Last weekend we were surprised by statements by Robin soderling, in which he opened and told something that hardly anyone knew. The former Swedish tennis player confessed that he went through psychological problems during his time as a player and that the anxiety generated by the constant pressure to win made him think of committing suicide. Robin wanted to send a message through his Instagram, aimed at people who are going through the same thing that he did in his day.
Robin Soderling acknowledged in an interview in his country that in his time as a professional tennis player he came to think of committing suicide.
It is a message loaded with courage since it is not easy to open up to the world in this way and demonstrate the hell that you had to go through so many years ago. The naturalness with which it counts is surprising, trying to normalize having mental health problems at the highest level in sport, ensuring that it is more common than people think.
“Like me, most athletes are extremely perfectionists and dedicate their lives to sports. Being an athlete can be incredibly challenging for your mental health and for me, my own fight for perfection and the constant pressure I was putting on myself almost it kills me.
There is a very fine line. On one side of it, you do it all right, you work hard and you push your body to the extreme, you are committed, you are focused and you get results. Putting pressure on yourself and working hard can pay off, but if you cross that line and don’t listen to your body, you don’t give it recovery time, that can ruin your career and your own life. In sports, mental training gives you tools to do better and maximize your potential.
No one gives you information or tools on how you are supposed to handle the pressure on and off the track, how you should take care of yourself mentally the way you take care of your body. In 2011 I got to be in the best physical shape of my life but from one day to the next, I couldn’t even take a step. I couldn’t breathe. I didn’t want to be in my skin.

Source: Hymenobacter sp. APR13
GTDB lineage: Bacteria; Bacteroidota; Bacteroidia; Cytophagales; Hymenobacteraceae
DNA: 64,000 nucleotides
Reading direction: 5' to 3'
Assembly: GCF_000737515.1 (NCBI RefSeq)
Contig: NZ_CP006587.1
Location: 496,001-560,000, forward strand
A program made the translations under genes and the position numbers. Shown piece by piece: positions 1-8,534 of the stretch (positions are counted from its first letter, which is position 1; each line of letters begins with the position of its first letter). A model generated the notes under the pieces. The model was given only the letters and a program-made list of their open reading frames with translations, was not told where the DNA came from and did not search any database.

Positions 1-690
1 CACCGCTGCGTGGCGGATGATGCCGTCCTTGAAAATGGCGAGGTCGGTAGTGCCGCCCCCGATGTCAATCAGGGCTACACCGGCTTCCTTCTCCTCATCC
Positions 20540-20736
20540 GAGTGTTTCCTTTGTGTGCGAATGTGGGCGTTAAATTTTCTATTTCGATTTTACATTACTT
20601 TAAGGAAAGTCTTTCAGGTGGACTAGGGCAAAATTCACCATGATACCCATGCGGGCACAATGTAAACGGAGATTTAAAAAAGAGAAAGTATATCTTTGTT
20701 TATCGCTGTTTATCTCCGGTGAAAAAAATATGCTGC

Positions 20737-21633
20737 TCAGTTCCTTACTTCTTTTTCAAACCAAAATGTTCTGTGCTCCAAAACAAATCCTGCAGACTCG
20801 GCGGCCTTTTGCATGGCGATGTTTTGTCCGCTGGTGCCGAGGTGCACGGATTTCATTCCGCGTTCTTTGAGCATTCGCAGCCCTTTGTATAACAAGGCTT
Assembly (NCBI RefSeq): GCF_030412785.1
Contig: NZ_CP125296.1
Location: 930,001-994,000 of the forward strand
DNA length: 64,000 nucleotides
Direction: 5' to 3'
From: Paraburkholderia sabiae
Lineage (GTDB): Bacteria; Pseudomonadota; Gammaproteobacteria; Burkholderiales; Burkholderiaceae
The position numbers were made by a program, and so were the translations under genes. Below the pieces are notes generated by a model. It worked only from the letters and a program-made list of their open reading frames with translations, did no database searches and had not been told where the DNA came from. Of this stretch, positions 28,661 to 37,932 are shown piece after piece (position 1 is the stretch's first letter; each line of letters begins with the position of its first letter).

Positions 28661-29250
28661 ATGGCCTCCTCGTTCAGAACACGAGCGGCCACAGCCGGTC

I am happy and I feel lucky to be on the other side now. After struggling with anxiety and panic attacks since July 2011, I have been giving my body and mind time to heal, and now, 9 years later, I feel good again, even better than before. People around me have advised me to talk about all of this but I wanted to wait until I was fully prepared and healed.
The first few years after quitting tennis, I was concerned about not feeling well or having a normal life again. That was something that made me very anxious. What if I had to live in this hell my whole life?
(…) I was lucky to have my wife and my friends, who cared for me and helped me. It is a very ugly and lonely place to be and I think it would have been impossible to get out of there by myself.
It is time to talk about mental illness among professional athletes and do something about it. Studies affirm that more than one in three elite athletes suffer from mental health problems that manifest as stress, eating problems, exhaustion, anxiety and depression.
We need to talk about this and that the next generation of athletes are better prepared than I was, helping them to have a long and healthy career and not have to experience what I or other athletes I know have been through.
You have to educate people, coaches, parents, coaches … and especially the athlete. We all need to remove that stigma that is worthy of weakness. Mental problems happen to everyone and exists in all sports. Just by being able to help a single person by telling my story, I will be happy. “
The Swede has been receiving dozens of messages from other people, thanking him for his courage in making this public and thanking him for what he says, assuring someone that he was also going through something similar and that it had helped him.